An international delegation arrived in Sweden this week to deliver its verdict on the anti-union behaviour of IKEA Canada in the on-going dispute at Swedish retail giant IKEA’s Richmond, British Columbia, store. The delegation is in Sweden to highlight …

Walton Pantland

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An international delegation arrived in Sweden this week to deliver its verdict on the anti-union behaviour of IKEA Canada in the on-going dispute at Swedish retail giant IKEA’s Richmond, British Columbia, store.

The delegation is in Sweden to highlight the findings of the report, How IKEA is hurting families: Report on the IKEA lockout in Richmond, British Columbia, Canada, which was compiled following a November fact-finding trip.

The delegation handed the report to Lars-Anders Häggström, president of Handelsanställdas Förbund (Handels) the trade union representing workers in IKEA Sweden, in Stockholm on Tuesday.

The report, which was featured on last night’s SVT Rapport programme, calls on IKEA Canada to end its lockout of workers and return to the bargaining table in good faith immediately.

Keith Austin, an IKEA employee for 27 years at its Richmond, BC store is part of the delegation. He said: “IKEA is holding us hostage. The company is refusing to let us return to work until we surrender many of our rights. It is unconscionable that this multi-billion dollar corporation has locked us out of our jobs. I came to Sweden to ask IKEA why it has hired lawyers to sit at the bargaining table in Canada and pretend to negotiate while our families starve at Christmas time.”

The report also calls on IKEA Canada to end its support of anti-union organisation, Labour Watch, and ensure its legal counsel follows the global standards of IKEA. Around 2010, IKEA changed its outside legal counsel to anti-union law firm Fasken Martineau. IKEA workers and the local union identify this change in legal counsel as the key driver of the new, divisive, management approach to labour relations.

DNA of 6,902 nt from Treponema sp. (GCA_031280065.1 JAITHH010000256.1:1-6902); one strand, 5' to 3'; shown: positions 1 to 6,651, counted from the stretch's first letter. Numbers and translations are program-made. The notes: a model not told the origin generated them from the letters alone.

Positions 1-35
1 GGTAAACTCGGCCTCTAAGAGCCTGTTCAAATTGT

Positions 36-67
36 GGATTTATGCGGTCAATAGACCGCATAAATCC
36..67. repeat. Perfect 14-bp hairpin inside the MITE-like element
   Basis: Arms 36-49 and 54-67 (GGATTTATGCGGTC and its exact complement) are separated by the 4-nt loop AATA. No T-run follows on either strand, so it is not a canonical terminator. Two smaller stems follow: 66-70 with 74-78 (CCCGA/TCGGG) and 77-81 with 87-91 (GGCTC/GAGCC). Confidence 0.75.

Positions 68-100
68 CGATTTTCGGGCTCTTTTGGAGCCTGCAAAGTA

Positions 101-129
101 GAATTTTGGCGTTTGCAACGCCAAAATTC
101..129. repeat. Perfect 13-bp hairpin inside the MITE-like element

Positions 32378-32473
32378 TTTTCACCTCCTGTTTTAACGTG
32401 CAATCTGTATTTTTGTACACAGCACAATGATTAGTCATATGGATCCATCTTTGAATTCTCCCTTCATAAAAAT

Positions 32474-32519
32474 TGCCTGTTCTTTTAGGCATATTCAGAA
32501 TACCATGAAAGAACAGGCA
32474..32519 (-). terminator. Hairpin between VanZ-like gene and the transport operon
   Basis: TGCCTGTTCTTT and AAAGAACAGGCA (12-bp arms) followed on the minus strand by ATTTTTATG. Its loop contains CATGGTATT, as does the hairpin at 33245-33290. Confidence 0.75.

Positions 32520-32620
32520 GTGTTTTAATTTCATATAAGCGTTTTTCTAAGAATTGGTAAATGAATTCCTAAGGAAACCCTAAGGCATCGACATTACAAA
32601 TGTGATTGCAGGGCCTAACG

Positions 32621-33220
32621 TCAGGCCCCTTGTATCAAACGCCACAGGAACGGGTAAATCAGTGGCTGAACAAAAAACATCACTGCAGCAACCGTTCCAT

Finally, the report calls on IKEA to set a new voluntary standard for its employees in Canada and worldwide, by engaging with UNI Global toward a Global Framework Agreement, ensuring a common application of IKEA values.

“IKEA has clearly violated its own code of conduct, as well as international labour standards”, said Peter Lovkvist, general secretary of the Nordic Transport Federation and chair of the international fact-finding commission on the IKEA lockout in Richmond, British Columbia, Canada. “Locking out and intimidating workers, and hiring lawyers with histories of attacking workers and unions – behaviour I witnessed personally in Canada – none of this is acceptable. IKEA would never treat its workers in Sweden
this way.”


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Walton Pantland

South African trade unionist living in Glasgow. Loves whisky, wine, running and the great outdoors. Walton did an MA in Industrial Relations at Ruskin, Oxford, and is interested in how trade unions use new technology to organise.

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